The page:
The HPs are used for heating and cooling my 35-y-old, 3,600 sq ft, well-sealed/well-insulated house, except the basement, which has a near-steady temperature throughout the year, because it has 2” of blueboard, R-10, on the outside of the concrete foundation and under the basement slab, which has saved me many thousands of space heating dollars over the 35 years.

    I do not operate my HPs at 15F or below, because HPs would become increasingly less efficient with decreasing temperatures.
    The HP operating cost per hour would become greater than of my efficient propane furnace. See table 3

    High Electricity Prices

    Vermont forcing, with subsidies and/or GWSA mandates, the build-outs of expensive RE electricity systems, such as wind, solar, batteries, etc., would be counter-productive, because it would:

    1) Increase already-high electric rates and
    2) Worsen the already-poor economics of HPs (and of EVs)!!

    Energy Cost Reduction is Minimal

    – HP electricity consumption was from my electric bills
    – Vermont electricity prices, including taxes, fees and surcharges, are about 20 c/kWh.
    – My HPs provide space heat to 2,300 sq ft, about the same area as an average Vermont house
    – Two small propane heaters (electricity not required) provide space heat to my 1,300 sq ft basement
    – My average HP coefficient of performance, COP, was 2.64, which required, at 35% displacement of fuel, 2489 kWh; 100% displacement would require 8997 kWh
    – The average Vermont house COP was 3.34, which required, at 27.6% displacement, 2085 kWh, per VT-DPS/CADMUS survey.
    – I operate my HPs at temperatures of 15F and greater; less $/h than propane
    – I operate my traditional propane system at temperatures of 15F and less; less $/h than HP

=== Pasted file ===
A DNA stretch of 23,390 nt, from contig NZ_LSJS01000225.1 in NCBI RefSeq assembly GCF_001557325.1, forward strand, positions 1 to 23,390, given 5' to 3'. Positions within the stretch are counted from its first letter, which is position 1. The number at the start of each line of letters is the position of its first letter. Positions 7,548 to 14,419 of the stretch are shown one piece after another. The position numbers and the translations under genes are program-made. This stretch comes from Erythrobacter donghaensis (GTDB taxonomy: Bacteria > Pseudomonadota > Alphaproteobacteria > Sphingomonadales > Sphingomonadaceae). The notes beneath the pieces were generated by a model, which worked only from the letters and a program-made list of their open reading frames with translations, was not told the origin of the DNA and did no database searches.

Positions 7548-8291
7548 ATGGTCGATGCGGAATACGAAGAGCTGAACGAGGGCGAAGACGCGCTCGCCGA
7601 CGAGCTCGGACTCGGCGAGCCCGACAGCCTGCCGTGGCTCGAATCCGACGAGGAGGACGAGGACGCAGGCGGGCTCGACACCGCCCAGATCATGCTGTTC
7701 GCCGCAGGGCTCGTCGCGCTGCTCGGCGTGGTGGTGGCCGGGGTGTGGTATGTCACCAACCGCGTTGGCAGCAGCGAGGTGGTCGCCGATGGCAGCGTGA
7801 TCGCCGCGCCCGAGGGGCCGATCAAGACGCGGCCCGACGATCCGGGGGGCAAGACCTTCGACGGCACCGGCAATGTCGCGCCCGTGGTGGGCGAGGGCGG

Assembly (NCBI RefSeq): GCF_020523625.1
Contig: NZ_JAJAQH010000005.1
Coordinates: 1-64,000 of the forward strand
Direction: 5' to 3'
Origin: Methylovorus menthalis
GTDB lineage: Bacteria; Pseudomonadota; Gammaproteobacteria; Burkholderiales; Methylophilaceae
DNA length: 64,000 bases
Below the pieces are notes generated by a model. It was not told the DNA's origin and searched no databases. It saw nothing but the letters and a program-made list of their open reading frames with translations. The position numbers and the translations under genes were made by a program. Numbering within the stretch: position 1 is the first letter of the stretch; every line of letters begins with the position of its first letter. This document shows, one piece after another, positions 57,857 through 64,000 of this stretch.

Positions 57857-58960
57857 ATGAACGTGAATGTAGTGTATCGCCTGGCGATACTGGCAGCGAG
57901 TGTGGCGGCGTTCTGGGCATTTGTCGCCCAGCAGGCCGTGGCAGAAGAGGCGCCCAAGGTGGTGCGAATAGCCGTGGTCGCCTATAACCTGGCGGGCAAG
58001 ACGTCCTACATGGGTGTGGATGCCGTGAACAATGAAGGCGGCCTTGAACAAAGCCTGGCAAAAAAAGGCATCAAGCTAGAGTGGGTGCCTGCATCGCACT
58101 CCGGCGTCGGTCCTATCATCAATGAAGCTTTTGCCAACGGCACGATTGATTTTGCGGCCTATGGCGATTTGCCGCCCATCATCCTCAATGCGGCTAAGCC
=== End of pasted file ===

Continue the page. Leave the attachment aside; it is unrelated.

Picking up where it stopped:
Before HPs: I used 100 gal for domestic hot water + 250 gal for 2 stoves in basement + 850 gal for Viessmann furnace, for a total propane of 1,200 gal/y

    After HPs: I used 100 gal for DHW + 250 gal for 2 stoves in basement + 550 gal for Viessmann furnace + 2,489 kWh of electricity.

    My propane cost reduction for space heating was 850 – 550 = 300 gallon/y, at a cost of 2.339/gal = $702/y
    My displaced fuel was 100 x (1 – 550/850) = 35%, which is better than the Vermont average of 27.6%
    My purchased electricity cost increase was 2,489 kWh x 20 c/kWh = $498/y

    My energy cost savings due to the HPs were 702 – 498 = $204/y, on an investment of $24,000!!

    Amortizing Heat Pumps

    Amortizing the $24,000 turnkey capital cost at 3.5%/y for 15 years costs about $2,059/y.
    This is in addition to the amortizing of my existing propane system. I am losing money.

    Other Annual Costs

    There likely would be service calls and parts for the HP system, as the years go by.
    This is in addition to the annual service calls and parts for my existing propane system. I am losing more money.

  5. EXCERPT from


    Any transition from fossil fuels to low-CO2 sources, such as wind, solar, nuclear, hydro and biomass, could occur only when the low-CO2 sources are: 1) abundantly available everywhere, and 2) at low-cost, say 5 to 6 c/kWh, wholesale, and 3) as reliable as fossil fuels, 24/7/365, year after year.

    This article presents the all-in cost of wind, solar and battery systems in the US Northeast.